In the case presented here, we highlight the potential risk of pericardial effusion with tamponade as a fatal complication in a neonate 1 week after PICC insertion. Although this complication is rare and uncommon following PICC insertion (0.5–2%) [11], the diagnosis was suspected immediately in our case and confirmed by echocardiography. The patient recovered gradually after urgent removal of the PICC line followed by pericardiocentesis. Regarding the etiology of tamponade, we believe that the catheter tip eroded the catheterized vessel (SVC) and perforated the pericardium, allowing the infused fluid to move into the pericardial space. This flow of fluid into the pericardia space subsequently increased the pressure on the cardiac chambers, resulting in cardiac tamponade.

In accordance with our findings, da Silva Dornaus et al. also reported a preterm neonate (30 weeks) with cardiac tamponade secondary to PICC [8]. The neonate showed episodes of bradycardia, low O2 saturation, cyanosis, dyspnea, and worsening of clinical condition 5 days after PICC insertion. Radiography and echocardiography examinations revealed that the tip of the catheter was in the cardiac chamber with pericardial effusion and signs of tamponade. These authors also reported improvement in the neonate's clinical situation after immediate cardiac puncture and extraction of 25 mL of fluid similar to the infused solution [8].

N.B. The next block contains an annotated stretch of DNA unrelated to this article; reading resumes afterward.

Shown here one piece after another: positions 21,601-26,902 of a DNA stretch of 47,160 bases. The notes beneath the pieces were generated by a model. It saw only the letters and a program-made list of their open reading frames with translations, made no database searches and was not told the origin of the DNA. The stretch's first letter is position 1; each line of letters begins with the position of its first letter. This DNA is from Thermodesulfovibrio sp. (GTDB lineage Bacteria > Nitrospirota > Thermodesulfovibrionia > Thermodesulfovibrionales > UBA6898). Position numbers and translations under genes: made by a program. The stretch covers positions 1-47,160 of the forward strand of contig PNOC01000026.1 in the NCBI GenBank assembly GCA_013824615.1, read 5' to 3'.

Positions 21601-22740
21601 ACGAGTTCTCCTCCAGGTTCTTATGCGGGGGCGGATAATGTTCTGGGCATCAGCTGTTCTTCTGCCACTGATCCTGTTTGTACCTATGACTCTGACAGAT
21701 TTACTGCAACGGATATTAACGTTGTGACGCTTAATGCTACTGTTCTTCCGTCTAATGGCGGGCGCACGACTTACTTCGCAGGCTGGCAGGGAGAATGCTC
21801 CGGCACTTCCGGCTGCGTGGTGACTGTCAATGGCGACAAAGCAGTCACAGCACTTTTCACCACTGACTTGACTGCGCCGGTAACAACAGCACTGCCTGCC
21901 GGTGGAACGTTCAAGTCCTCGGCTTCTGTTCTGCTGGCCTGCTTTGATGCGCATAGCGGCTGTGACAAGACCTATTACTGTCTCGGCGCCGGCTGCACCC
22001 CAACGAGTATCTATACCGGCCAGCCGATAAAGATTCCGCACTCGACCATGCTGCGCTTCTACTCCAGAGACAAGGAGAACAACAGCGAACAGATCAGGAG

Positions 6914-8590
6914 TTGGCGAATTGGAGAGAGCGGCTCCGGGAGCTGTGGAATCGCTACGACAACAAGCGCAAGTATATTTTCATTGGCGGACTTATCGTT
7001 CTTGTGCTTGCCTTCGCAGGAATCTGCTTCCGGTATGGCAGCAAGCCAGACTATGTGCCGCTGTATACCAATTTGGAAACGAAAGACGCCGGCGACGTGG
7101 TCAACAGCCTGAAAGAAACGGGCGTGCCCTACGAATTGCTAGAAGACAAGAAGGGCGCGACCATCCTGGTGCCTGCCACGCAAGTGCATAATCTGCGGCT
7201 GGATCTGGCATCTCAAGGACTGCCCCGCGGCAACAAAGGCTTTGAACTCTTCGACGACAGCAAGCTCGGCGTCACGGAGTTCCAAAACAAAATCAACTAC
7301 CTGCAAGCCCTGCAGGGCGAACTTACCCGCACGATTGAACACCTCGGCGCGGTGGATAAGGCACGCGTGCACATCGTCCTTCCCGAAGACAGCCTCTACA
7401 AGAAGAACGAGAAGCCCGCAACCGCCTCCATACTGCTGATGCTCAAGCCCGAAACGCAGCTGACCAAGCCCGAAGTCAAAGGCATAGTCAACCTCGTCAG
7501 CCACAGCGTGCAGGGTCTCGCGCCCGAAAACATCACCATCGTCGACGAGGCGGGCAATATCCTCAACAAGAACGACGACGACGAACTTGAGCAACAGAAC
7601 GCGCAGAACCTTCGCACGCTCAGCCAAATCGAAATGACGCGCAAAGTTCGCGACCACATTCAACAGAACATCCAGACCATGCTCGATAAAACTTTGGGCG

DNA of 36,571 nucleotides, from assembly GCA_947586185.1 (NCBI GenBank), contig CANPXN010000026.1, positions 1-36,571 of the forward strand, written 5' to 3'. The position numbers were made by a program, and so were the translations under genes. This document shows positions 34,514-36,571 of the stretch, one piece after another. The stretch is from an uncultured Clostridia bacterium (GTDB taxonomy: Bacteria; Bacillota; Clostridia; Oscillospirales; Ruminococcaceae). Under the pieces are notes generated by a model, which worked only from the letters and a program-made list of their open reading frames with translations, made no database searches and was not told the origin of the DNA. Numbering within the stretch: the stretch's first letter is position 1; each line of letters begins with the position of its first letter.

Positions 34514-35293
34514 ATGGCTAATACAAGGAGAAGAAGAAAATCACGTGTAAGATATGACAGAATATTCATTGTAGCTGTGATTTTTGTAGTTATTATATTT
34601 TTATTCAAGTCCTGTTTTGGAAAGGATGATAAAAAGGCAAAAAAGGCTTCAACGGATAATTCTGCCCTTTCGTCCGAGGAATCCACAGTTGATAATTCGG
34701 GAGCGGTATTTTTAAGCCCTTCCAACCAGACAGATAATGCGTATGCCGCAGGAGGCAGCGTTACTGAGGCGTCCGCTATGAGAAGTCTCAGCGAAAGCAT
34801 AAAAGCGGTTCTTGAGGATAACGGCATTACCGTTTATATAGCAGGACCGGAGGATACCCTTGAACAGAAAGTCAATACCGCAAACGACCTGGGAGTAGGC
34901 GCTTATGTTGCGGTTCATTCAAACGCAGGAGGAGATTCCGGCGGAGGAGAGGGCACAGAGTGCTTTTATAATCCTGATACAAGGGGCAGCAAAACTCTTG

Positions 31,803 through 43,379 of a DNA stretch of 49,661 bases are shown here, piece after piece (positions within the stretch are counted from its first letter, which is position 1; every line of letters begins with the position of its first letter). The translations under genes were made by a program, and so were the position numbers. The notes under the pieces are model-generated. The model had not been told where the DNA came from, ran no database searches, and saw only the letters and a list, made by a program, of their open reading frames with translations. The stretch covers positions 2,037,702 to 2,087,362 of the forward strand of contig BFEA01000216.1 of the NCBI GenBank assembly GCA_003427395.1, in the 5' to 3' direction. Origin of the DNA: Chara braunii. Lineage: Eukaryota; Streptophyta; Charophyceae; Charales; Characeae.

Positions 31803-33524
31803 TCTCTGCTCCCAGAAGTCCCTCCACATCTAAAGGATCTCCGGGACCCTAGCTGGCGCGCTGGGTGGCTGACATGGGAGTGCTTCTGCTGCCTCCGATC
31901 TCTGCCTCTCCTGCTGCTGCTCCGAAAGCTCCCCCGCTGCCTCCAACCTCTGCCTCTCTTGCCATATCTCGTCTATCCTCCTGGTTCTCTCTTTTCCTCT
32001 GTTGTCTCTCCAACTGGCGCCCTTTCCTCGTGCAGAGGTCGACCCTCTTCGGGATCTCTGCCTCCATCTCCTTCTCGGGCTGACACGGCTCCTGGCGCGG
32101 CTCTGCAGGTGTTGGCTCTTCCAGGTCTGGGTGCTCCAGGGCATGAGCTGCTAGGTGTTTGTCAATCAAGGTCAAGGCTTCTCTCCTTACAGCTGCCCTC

An autopsy study by Warren et al. also showed pericardial effusion with tamponade in five neonates who died unexpectedly and suddenly after receiving parenteral nutrition via PICC. The autopsy findings showed endocardial injury and pericardial filling with permeation of a hyperosmotic parenteral fluid [12].

Iyer et al. reported cardiac tamponade in a 29-week-old preterm neonate with a sudden arrhythmia, unstable vital signs, and decreased O2 saturation. The neonate recovered after emergency intubation, administration of inotropic agents, and fluid aspiration from the pericardial space using an echocardiography-guided tap [10].

It should be noted that in cases with cardiac tamponade, the signs and symptoms may be non-specific and misleading (dyspnea, chest pain, tachycardia, hypotension, and non-palpable peripheral pulses). It is important that all infusions through the PICC must be stopped when tamponade is suspected. It has also been reported that in addition to catheter displacement, other factors, such as the material, length, and size of the catheter, duration of parenteral nutrition, osmolarity, and composition of the infused fluids may severely affect and worsen complications and outcomes related to cardiac tamponade. For example, it was reported in one study that pericardial presence of high-potassium infused fluid resulted in electrocardiogram alterations showing a pattern of hyperkalemia instead of a pattern of cardiac tamponade [1, 9, 12]. Another study also showed that tamponade was frequently observed in cases with PICC inserted through aperipheral vein compared to a central vein [4].